13. Discount Rate Determination • In choosing a discount rate, we want it to reflect both the time value of money and theriskiness of the stock. The risk-free rate represents the time value of money. A risk premiumrepresents compensation for risk, measured relative to the risk-free rate. The risk premium isan expected return in excess of the risk-free rate that is related to risk. When we decide on adiscount rate that reflects both the time value of money and an asset’s risk, as we perceive it, wehave determined our required rate of return. • A required rate of return is the minimum rateof return required by an investor to invest in an asset, given the asset’s riskiness.

  14. Discount Rate Determination Cont. • The requiredrate of return on common stock is also known as the cost of equity.The two major approaches to determining the cost of equity are an equilibrium method (CAPM or APT) and the bond yield plus risk premium method. • The equity risk premium for use in the CAPM approach can be based on historical return data or based explicitly on expectational data.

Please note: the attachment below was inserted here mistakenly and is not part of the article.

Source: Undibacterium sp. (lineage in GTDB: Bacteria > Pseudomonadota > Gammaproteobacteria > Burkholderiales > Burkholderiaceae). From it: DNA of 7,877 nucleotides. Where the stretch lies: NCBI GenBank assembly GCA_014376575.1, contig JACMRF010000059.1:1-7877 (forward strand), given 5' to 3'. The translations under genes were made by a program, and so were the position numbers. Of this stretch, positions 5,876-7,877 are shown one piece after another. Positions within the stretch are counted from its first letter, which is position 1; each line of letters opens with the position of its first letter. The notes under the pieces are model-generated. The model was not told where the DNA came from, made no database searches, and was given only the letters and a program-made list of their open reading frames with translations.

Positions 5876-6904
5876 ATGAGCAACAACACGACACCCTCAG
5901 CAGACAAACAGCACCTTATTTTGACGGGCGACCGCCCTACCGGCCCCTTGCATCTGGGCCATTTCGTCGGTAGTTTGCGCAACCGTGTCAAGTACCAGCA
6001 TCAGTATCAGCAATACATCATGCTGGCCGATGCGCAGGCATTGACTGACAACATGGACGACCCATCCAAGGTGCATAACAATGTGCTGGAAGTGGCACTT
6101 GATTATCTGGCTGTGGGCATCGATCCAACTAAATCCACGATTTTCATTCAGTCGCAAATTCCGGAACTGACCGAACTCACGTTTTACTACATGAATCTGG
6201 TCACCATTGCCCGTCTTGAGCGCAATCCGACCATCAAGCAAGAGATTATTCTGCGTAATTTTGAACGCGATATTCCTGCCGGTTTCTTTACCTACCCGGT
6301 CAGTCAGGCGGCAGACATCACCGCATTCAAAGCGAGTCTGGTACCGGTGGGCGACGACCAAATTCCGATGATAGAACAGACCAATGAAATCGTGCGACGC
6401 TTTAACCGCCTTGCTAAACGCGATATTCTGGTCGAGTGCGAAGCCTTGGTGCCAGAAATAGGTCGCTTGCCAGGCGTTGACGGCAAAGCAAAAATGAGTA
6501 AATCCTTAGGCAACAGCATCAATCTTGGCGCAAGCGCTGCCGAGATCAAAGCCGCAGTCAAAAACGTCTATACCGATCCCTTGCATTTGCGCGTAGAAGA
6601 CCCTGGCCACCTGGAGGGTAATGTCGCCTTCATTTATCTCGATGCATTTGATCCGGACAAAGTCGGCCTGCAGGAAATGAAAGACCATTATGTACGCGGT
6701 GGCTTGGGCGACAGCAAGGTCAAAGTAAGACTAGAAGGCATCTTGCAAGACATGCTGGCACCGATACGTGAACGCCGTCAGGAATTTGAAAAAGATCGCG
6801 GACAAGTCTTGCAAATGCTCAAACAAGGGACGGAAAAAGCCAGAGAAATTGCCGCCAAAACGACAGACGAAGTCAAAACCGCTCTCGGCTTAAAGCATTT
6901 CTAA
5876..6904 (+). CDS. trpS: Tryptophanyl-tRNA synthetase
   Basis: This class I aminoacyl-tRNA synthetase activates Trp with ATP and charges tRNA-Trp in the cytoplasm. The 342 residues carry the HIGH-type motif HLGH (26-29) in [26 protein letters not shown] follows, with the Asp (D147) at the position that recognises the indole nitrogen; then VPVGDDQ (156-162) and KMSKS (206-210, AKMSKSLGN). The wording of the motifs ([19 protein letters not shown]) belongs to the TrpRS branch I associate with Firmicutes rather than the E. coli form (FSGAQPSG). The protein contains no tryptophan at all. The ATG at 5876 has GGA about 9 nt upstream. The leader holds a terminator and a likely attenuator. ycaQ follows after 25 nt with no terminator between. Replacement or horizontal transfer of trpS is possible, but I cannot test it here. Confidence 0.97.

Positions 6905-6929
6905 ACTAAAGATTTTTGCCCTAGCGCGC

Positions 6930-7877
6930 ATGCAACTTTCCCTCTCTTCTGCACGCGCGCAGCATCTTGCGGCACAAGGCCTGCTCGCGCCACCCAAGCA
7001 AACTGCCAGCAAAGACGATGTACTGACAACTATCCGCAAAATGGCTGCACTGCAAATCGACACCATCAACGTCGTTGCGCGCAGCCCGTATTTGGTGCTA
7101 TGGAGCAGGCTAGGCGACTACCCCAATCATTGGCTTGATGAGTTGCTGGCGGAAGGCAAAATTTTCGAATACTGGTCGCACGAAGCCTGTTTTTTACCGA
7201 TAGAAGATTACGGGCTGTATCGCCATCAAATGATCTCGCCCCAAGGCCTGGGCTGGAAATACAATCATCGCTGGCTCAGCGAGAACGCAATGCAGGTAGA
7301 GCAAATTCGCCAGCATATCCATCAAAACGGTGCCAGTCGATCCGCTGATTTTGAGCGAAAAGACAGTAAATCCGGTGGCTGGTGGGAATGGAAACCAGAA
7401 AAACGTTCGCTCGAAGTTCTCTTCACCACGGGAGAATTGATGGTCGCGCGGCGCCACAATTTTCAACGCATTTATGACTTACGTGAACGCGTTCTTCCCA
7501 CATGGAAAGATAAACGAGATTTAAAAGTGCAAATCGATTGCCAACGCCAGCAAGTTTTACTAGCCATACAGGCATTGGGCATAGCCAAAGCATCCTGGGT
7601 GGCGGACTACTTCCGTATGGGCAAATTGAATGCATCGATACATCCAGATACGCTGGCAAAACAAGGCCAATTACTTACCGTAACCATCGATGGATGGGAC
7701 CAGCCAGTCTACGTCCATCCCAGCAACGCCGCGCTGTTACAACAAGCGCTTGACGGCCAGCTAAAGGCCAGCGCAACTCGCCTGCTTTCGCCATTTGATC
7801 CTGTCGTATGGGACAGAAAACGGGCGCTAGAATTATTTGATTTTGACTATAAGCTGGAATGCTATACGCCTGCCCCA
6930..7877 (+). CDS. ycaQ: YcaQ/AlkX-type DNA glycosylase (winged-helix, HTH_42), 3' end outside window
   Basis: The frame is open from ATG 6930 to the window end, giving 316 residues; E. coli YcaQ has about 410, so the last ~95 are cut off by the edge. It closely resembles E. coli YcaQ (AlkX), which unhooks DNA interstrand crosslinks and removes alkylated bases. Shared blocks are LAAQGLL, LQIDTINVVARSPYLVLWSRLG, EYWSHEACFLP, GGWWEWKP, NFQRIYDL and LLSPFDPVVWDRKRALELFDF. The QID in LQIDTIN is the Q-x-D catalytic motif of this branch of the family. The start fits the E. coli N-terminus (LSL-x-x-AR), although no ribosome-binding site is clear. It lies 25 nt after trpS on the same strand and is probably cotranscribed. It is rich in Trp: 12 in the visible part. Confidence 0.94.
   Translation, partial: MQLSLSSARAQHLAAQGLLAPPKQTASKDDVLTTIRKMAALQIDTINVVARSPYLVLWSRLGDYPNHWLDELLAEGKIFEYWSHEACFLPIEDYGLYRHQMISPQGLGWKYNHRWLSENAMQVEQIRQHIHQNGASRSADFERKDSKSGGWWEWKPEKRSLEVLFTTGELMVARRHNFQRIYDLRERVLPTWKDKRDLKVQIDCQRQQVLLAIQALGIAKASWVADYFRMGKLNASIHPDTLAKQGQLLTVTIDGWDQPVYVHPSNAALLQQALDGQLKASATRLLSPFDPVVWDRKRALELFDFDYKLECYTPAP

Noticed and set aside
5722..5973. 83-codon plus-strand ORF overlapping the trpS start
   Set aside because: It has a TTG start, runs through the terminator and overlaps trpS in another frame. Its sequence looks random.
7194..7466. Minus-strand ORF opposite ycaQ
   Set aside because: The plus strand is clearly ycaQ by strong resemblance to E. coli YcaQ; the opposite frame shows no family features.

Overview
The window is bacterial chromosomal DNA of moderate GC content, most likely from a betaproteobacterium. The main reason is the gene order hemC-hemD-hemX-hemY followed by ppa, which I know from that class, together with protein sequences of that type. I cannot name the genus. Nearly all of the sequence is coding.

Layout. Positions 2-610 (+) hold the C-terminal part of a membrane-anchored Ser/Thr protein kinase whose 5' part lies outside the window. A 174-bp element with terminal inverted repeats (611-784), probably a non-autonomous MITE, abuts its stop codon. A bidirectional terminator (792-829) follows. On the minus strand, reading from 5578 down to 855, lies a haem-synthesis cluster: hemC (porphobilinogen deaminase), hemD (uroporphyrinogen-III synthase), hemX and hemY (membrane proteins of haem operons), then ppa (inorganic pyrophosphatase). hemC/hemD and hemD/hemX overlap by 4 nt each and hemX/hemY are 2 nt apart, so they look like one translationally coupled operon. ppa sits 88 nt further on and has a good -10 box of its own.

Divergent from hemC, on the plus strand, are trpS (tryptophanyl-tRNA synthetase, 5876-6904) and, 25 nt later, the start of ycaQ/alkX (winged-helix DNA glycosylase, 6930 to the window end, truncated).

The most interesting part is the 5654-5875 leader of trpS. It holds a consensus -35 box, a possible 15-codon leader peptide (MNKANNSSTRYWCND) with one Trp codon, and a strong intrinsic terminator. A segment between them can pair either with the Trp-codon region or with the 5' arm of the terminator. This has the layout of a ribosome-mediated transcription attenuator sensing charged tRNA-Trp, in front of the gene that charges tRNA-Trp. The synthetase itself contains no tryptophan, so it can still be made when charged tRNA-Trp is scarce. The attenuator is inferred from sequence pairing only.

15. Discount Rate Determination Cont.

  16. Discount Rate Determination Cont. • Market risk premium = expected return on the market - risk-free rate. • In practice, we always estimate beta with respect to an equity market index when using theCAPM to estimate the cost of equity. So in practice, discussing equity, we are concernedspecifically with the equity risk premium.

  17. EXAMPLE 2-3 Calculating the Cost of EquityUsing the CAPM